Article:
Additional Resources

  • Agency for Healthcare Research and Quality (AHRQ)

    AHRQ focuses on generating evidence to improve healthcare quality by making health care more patient-centered, safer, higher quality, more accessible, equitable, and affordable.

    AHRQ developed the Methods Guide for Effectiveness and Comparative Effectiveness Reviews both for researchers conducting reviews for Evidence-based Practice Centers (EPCs) and for other researchers conducting systematic reviews. The guide is a thorough outline of the important steps in performing such reviews to inform health care decisions. It is intended for researchers who have previously conducted reviews and have proficiency in statistics and epidemiology.

    AHRQ produced Developing a Protocol for Observational Comparative Effectiveness Research: A User's Guide to advise researchers on how to design observational CER studies. The guide covers important topics such as selecting data sources, choosing comparators, defining outcomes, and measuring heterogeneity of treatment effects. The guide is useful for researchers designing an observational CER study. Experience with observational research is helpful but is not required to understand the material.

  • National Academies of Sciences, Engineering, and Medicine: Health and Medicine Division (HMD)

    The HMD provides guidance on health and medicine to government decision makers and the public. The HMD produced Finding What Works in Health Care: Standards for Systematic Reviews to develop standards for systematic reviews of comparative effectiveness of interventions. The report makes recommendations covering all the important steps for conducting systematic reviews. It is more accessible than the AHRQ Methods Guide for individuals lacking experience with systematic reviews. Additionally, the report includes recommendations that are relevant to all researchers conducting systematic reviews, regardless of their prior experience.

    The HMD also developed the report: Initial National Priorities for Comparative Effectiveness Research. It explores 100 recommended national priorities for comparative effectiveness research. While the report was released in 2009, it is still commonly referenced and useful for identifying gaps in the literature.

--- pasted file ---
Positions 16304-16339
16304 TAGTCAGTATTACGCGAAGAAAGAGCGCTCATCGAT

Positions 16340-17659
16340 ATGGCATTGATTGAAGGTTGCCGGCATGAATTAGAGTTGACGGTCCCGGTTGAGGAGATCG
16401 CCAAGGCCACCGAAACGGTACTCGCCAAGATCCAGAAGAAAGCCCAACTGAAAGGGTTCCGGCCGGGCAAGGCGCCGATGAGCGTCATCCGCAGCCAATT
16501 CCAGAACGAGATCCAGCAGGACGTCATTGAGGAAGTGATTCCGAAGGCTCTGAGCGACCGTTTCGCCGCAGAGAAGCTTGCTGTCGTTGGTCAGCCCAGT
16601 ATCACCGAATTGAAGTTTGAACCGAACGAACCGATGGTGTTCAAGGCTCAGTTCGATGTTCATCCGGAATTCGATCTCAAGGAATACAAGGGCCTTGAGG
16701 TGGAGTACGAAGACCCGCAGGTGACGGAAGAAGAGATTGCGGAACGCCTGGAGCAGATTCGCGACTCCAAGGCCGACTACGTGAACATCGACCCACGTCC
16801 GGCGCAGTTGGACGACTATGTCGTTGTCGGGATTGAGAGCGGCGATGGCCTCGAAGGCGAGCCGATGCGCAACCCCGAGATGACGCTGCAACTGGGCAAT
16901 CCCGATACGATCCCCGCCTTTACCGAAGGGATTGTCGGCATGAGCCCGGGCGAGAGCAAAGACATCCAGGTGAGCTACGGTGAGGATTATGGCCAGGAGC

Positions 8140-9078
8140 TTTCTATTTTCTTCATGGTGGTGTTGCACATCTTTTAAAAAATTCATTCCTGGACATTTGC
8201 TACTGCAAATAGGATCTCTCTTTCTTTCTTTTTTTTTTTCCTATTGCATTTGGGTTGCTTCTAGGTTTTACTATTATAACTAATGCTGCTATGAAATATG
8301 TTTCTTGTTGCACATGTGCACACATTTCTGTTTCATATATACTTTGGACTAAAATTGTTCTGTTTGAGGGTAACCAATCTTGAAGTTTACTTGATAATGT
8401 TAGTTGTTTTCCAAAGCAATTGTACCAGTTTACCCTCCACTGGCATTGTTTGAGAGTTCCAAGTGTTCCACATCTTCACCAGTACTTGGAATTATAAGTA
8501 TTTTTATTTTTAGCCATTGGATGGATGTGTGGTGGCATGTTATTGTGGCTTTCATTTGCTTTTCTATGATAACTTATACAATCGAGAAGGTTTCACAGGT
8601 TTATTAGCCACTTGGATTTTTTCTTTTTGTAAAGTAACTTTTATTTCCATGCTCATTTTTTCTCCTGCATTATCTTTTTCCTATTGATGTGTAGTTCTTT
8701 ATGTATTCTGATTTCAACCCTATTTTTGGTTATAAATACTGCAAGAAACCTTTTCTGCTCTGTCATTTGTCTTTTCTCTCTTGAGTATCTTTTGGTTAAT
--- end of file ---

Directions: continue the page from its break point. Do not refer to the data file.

• Patient-Centered Outcomes Research Institute (PCORI)

    PCORI generates research guided by patients, providers, and the healthcare community that improves patients and providers’ understanding of treatment alternatives and the evidence basis for the alternatives to inform healthcare decisions.

    The PCORI Methodology Report sets standards for the analysis and reporting of patient-center outcomes research (PCOR). The report also provides examples of research that has incorporated the standards and how the research has informed patient and provider decisions. The report is beneficial for individuals applying for PCORI funding or interested in learning more about PCOR.

    PCORnet is a network of hospitals, health plans, patients, and providers that share data for the purpose of conducting observational and experimental CER. It is currently in its initial stages of development. In addition to the research it will generate, PCORnet will provide lessons for other institutions seeking to share clinical data across a network of institutions. PCORnet will be of interest to researchers engaging in multi-site CER and data sharing and can use it to identify best practices.

    PCORI produced the PCORI Patient and Family Engagement Rubric to support researchers in how to engage patients and family members when conducting research. The rubric includes best practices for engagement identified from the initial rounds of PCORI awards. Individuals applying for PCORI funding or seeking to improve patient and family engagement in a current trial should review the rubric.

  • Health Care Research Networks